Civil Rights Pioneer
Aurelia Eliscera Shines Browder was born January 29, 1919, in Montgomery, Alabama. She graduated with honors in 1956 from Alabama State Teachers College (now Alabama State University).
In April 1955, Browder's refusal to give up her seat on a Montgomery bus to a white passenger led to her arrest. During the Montgomery Bus Boycott, which began in December 1955, she was a volunteer driver for those who declined to ride the buses. On February 1, 1956, serving as lead plaintiff, Browder in conjunction with Claudette Colvin, Mary Louise Smith, and Susie McDonald, also arrested for the same offense, filed suit in U. S. Federal District Court challenging the constitutionality of Montgomery's bus segregation statutes.
A three-judge panel ruled in a 2-1 decision on June 5, 1956, that the bus segregation statues were unconstitutional and in violation of the 14th Amendment's equal protection clause. In an appeal on November 13, 1956, the U. S. Supreme Court unanimously affirmed(Continued on other side)Side 2(Continued from other side)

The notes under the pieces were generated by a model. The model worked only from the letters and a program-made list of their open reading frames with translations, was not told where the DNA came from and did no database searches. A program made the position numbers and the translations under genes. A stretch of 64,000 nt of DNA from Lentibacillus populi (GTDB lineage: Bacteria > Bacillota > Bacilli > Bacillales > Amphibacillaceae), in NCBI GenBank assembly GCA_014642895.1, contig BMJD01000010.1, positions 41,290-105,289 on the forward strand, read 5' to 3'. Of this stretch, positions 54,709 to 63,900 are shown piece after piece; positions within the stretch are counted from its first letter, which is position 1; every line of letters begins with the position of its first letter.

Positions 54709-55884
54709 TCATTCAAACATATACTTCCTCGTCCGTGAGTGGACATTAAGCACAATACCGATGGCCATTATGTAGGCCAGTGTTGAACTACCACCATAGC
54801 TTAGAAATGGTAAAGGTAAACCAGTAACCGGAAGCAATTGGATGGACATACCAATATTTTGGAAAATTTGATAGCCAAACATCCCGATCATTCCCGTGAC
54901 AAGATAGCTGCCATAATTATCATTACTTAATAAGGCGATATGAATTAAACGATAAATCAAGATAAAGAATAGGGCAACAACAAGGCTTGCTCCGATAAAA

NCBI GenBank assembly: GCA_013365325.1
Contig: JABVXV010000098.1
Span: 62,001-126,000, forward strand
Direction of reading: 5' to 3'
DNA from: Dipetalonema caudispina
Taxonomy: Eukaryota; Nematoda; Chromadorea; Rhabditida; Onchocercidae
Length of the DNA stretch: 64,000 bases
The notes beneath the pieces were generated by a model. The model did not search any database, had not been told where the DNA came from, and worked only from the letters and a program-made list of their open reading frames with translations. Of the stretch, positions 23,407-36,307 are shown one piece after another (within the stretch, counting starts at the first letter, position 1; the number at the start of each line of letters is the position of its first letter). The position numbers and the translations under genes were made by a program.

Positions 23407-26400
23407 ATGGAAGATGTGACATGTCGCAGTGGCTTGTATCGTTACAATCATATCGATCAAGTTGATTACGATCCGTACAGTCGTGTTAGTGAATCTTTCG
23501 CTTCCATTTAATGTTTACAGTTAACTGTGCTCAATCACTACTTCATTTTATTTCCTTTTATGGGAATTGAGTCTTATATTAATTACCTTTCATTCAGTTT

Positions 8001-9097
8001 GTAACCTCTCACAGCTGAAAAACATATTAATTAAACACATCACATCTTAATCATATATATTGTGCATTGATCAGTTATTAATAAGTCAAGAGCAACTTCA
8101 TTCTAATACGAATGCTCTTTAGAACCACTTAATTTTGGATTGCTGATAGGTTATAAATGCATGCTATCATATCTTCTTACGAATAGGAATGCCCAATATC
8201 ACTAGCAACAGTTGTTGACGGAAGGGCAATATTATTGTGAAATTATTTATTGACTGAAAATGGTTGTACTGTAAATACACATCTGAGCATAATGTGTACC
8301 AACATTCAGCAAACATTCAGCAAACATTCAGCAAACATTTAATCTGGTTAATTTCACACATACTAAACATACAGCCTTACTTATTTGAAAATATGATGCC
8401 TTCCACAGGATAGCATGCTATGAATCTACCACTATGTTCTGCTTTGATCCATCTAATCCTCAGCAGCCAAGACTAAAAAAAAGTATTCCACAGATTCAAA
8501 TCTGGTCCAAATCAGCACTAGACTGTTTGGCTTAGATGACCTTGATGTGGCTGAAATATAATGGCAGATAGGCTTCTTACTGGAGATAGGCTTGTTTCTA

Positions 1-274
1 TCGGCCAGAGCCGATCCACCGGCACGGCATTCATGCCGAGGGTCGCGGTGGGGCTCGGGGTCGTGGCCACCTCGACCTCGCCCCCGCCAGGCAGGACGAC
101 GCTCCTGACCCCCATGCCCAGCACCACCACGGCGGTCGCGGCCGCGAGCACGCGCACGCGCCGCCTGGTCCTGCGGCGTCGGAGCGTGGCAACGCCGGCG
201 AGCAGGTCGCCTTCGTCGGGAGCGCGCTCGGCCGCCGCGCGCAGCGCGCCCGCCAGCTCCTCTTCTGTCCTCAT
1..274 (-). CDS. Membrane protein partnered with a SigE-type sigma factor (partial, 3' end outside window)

the Federal Court's ruling in the case of Browder vs. Gayle. As a direct result of the case, Montgomery city buses were desegregated on December 22, 1956.
Continuing her involvement in the Civil Rights Movement, Browder worked with the National Association for the Advancement of Colored People (NAACP) and the Southern Christian Leadership Conference (SCLC). Locally she worked with the Women's Political Council, the Montgomery Improvement Association (MIA), and tutored blacks for voter registration exams.
Browder's primary residence during the bus desegregation case and until her death in 1971 was this one-story brick house at 1012 Highland Avenue in Centennial Hill, once Montgomery's most prestigious black community. Portions of Centennial Hill are listed on the Alabama Register of Landmarks and Heritage.